Wednesday, July 07, 2010

In the Public's Benefit - Installment 2010-2

From 2000 through 2006, attorney Steven M. Coren and several of his client-contractors defrauded government agencies by falsely representing that the contractors’ workers were being paid the prevailing wage as required by the federal Davis-Bacon Act and New York State Labor Law. On March 20, 2009, Coren pled guilty to a sixteen-count indictment charging him with scheming to defraud government agencies in connection with his clients’ construction contracts with those agencies, conspiring to launder the funds wrongfully obtained from those agencies, and obstructing the federal grand jury investigation by directing one of his clients to destroy documents related to the scheme.

Coren's scheme involved more than $10,000,000 in contract payments from various agencies for projects including 18 New York City public schools and 20 public housing projects. Over the course of the scheme, two contractors alone diverted over $750,000 in funds due employees.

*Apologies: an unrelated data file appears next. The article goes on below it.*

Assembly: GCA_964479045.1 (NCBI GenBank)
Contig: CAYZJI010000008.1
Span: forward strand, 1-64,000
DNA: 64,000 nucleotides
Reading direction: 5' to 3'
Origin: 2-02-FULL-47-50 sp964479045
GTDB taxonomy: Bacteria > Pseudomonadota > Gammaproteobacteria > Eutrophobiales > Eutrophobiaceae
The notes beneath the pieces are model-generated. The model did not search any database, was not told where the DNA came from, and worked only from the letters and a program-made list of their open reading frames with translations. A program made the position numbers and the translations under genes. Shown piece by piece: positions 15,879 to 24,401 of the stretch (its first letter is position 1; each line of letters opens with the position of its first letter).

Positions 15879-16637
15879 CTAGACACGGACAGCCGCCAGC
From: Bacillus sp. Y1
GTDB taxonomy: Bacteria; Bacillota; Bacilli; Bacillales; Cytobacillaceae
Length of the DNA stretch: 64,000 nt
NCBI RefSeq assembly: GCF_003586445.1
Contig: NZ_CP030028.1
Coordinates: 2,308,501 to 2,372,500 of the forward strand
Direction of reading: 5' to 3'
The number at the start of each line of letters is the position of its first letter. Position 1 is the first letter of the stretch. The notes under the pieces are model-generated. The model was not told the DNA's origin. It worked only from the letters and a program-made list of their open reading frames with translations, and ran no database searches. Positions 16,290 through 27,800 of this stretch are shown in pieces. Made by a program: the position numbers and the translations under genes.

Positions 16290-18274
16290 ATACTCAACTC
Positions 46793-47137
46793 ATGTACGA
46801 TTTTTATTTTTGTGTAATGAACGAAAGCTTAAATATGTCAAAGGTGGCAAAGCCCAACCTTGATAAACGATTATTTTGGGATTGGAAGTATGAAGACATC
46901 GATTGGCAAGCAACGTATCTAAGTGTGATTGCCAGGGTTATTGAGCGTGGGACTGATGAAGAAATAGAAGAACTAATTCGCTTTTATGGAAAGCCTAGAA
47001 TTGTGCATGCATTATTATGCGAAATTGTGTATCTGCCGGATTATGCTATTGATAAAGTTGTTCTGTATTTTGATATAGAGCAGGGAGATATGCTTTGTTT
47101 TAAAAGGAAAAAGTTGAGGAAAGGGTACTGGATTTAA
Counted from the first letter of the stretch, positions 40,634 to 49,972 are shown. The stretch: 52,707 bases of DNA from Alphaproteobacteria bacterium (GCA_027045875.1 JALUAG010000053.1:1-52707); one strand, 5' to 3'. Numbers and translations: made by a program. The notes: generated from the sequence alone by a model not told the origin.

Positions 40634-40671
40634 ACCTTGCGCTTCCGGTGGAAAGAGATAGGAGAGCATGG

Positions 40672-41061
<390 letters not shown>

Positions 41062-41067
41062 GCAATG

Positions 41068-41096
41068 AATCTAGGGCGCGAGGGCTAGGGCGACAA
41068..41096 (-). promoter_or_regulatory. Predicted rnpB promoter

Coren, who was sentenced to 30 months in prison in February, admitted he had advised a client to destroy a computer flash drive that could have been used in a federal investigation. Today it was been announced that the federal crimes of which Coren was convicted were sufficient to trigger his automatic disbarment from practice in New York State.

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Why pick on law schools?

Law schools do not seem to compete for the public's benefit; school reputations currently connote to the public vague expectations of how brazen and arrogant their graduates may behave, rather than the innate integrity of their respective graduates.
Improving law school admissions standards, although certainly in the public interest, is highly unlikely. After all, law schools are not military academies and most lawyers were never Eagle Scouts nor recipients of Girl Scout equivalent Gold Awards.
Why pick on lawyers?

A disproportionate percentage of law graduates (hardly 2% of the entire workforce) are currently elected to over 20% of public offices (including 60% of the U.S, Senate and 100% of the U.S. Supreme Court). This presents conflicts of interest and publicly unintended concentrations of authority. Combined with self-serving laws tailored to give incumbents subtle advantages over challengers, the country is in growing peril of a permanent political class.
Meanwhile, proceeds of the underlying crimes are certainly adequate to provide corruptive influences in government at every level.

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